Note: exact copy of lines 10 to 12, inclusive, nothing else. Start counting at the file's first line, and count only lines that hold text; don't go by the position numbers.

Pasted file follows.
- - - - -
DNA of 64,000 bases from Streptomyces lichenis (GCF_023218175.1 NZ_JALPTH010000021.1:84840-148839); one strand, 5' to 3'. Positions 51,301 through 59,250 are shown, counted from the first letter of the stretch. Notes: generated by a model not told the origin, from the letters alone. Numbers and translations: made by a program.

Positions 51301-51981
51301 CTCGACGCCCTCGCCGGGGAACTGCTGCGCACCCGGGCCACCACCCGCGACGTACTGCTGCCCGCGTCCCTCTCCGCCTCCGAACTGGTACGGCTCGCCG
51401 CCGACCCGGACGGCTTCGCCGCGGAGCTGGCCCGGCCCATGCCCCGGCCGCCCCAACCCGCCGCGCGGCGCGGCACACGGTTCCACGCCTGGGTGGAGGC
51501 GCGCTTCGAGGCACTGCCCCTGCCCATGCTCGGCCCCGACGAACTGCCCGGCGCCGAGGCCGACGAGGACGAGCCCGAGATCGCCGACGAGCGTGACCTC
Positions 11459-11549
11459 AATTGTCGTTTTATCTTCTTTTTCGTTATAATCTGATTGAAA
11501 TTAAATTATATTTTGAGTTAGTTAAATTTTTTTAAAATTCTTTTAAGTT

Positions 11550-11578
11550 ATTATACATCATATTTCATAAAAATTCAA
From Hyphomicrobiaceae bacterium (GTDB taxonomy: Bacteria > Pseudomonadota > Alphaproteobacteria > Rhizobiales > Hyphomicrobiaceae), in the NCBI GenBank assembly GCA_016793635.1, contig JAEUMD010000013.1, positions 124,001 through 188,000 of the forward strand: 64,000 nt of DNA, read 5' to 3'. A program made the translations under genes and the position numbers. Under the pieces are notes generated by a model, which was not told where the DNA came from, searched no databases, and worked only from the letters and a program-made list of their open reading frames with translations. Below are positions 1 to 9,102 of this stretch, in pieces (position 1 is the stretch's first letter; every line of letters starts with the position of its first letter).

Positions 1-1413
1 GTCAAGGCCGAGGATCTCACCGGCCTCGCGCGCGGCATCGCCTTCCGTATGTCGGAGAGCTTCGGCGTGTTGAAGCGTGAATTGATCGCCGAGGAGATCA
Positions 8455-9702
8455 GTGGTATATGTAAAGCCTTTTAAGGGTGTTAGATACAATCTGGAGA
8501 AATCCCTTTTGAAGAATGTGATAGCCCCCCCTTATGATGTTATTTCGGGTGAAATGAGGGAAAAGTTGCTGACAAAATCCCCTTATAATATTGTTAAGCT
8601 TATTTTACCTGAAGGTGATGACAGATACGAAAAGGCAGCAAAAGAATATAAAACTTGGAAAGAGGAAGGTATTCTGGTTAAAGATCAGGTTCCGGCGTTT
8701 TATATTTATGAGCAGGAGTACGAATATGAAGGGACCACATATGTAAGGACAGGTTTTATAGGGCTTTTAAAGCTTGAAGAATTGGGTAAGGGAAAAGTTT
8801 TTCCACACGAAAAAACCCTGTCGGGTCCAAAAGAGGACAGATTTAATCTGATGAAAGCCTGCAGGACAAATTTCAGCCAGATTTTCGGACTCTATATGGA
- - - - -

11550 ATTATACATCATATTTCATAAAAATTCAA
From Hyphomicrobiaceae bacterium (GTDB taxonomy: Bacteria > Pseudomonadota > Alphaproteobacteria > Rhizobiales > Hyphomicrobiaceae), in the NCBI GenBank assembly GCA_016793635.1, contig JAEUMD010000013.1, positions 124,001 through 188,000 of the forward strand: 64,000 nt of DNA, read 5' to 3'. A program made the translations under genes and the position numbers. Under the pieces are notes generated by a model, which was not told where the DNA came from, searched no databases, and worked only from the letters and a program-made list of their open reading frames with translations. Below are positions 1 to 9,102 of this stretch, in pieces (position 1 is the stretch's first letter; every line of letters starts with the position of its first letter).

Positions 1-1413